manofjustice wrote:Lumping 11-20 along with BU/BC/Fordham, etc., makes sense. The "large firm score" on Law School Transparency for many of these schools is almost the same. And in the end, "large firm score" correlates pretty well to 160 + bonus starting salary (if it excluded 50-100 lawyer firms, it would correlate better, but proportionally few graduates at any school usually go to firms of such size). As you'll see from the schools that release their full NALP reports, almost every job in 200+ lawyer firms, and most jobs in 100-200 lawyer firms, are 160 + bonus (or 145 + bonus in "secondary markets").
You make the mistake I was warning against: you say that the 160 + bonus jobs are in NYC and you want a T10/14 to get to NYC. The mistake is made on both counts. The 160 + bonus jobs are not just in NYC, and you don't need a T10/14 to get to NYC. The V20 jobs are in NYC. You want a T10/14 to go to NYC and get a V20. Outside the V20, the 160 + bonus jobs can be found in NYC and other parts of the country by graduates of most of the 11-20. Some of these schools, like Boston College and Vandy, will send a large portion of their graduates to NYC to get these jobs while sending the rest to the top of other markets. Others won't send hardly any to NYC, including schools you regard as being among the first in the 11-20, USC and UCLA.
The base salary is pretty stable across about the top 80 to 100 firms. That "snowball's chance in hell" of making partner at a V20 is actually the principle reason to pay sticker at a T10/14. That's not uncommon. Check this: http://www.nytimes.com/2012/02/26/magazine/why-are-harvard-graduates-in-the-mailroom.html A lot of labor markets are "lotteries" offering a chance at fabulous riches but not much else. It's partially rational, but obviously risky (if you're paying a lot for the chance), and it causes large disparities between the winners and the losers (especially between the losers who paid a lot and the winners who had scholarships). The "market" for V20 is a lottery, offering no greater base salary, a slightly higher bonus (again, Wachtell is the exception, but they will work you nearly to death, perhaps twice as much as even Cravath) but a chance to pull 5 million a year as a partner, along with a million a year pension at 60.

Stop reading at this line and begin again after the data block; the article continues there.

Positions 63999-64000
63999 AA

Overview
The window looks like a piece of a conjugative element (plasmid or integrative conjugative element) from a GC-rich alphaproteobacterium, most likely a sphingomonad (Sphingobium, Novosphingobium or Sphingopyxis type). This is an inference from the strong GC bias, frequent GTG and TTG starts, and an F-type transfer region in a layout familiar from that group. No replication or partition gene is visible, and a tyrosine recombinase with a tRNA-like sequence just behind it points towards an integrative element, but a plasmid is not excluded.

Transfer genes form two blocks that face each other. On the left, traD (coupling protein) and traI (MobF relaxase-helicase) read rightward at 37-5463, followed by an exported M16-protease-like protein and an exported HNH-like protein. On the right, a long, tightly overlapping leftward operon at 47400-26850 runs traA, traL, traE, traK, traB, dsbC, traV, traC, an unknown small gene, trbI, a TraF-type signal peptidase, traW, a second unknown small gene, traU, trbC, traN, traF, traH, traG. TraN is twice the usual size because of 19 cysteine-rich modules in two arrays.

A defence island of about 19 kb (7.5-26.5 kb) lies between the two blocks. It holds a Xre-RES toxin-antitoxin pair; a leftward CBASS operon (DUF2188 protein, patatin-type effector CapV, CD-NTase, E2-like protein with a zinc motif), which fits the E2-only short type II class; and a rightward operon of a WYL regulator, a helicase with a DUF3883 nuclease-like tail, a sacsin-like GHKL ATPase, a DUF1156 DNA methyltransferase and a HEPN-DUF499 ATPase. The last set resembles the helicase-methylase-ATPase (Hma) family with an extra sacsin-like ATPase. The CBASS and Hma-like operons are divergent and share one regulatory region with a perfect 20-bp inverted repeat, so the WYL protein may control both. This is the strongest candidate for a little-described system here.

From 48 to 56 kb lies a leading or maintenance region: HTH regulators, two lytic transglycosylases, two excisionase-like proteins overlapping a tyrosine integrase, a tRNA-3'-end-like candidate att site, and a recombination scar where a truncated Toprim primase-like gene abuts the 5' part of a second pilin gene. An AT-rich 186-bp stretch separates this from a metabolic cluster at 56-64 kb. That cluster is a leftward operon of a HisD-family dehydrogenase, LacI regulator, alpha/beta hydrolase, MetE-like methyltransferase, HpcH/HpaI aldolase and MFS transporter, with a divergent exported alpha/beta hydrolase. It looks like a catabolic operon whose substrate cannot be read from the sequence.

Are you and I looking at the same data? There's generally a 15-20% difference between schools ranked 11-14 (e.g. Cornell/NU/Duke) and the best of those ranked 19 and below (e.g. BU/BC/Fordham). This is in no way "almost the same." It gets even more exacerbated when you account for the clerkship disparity between these schools, lower T14's having 8-12%-ish and those below 19 usually having less than 5%.
You're making the mistake of conflating possibility with probability. I don't dispute that there are market paying firms outside of NYC. I'm also not disputing that it's possible to get NYC without going to a T14. My point is that it's difficult on both counts. NYC has the vast majority of market paying jobs. So it is often far easier to get one in NYC than it is to get one in SF/Seattle/ATL/Indy/etc. On top of that, NYC firms generally recruit very heavily at the T14 schools making it much easier to get out of those schools than those ranked below them. Coupling these together means that people's best shot at getting corporate work generally comes with going to a T14.
What I'm not saying is that people have to go to NYC. Personally I would rather not work in NYC. But if you really want to do corporate work then you are going to dramatically increase your odds if you are willing to work there.
And whose principal reason are you referring to? I'm fairly sure that making partner is a very rare reason for coming to law school among my classmates, though I have not taken a poll or anything. I'm not saying that they don't want it, but I am saying that I doubt many of them came here because of it.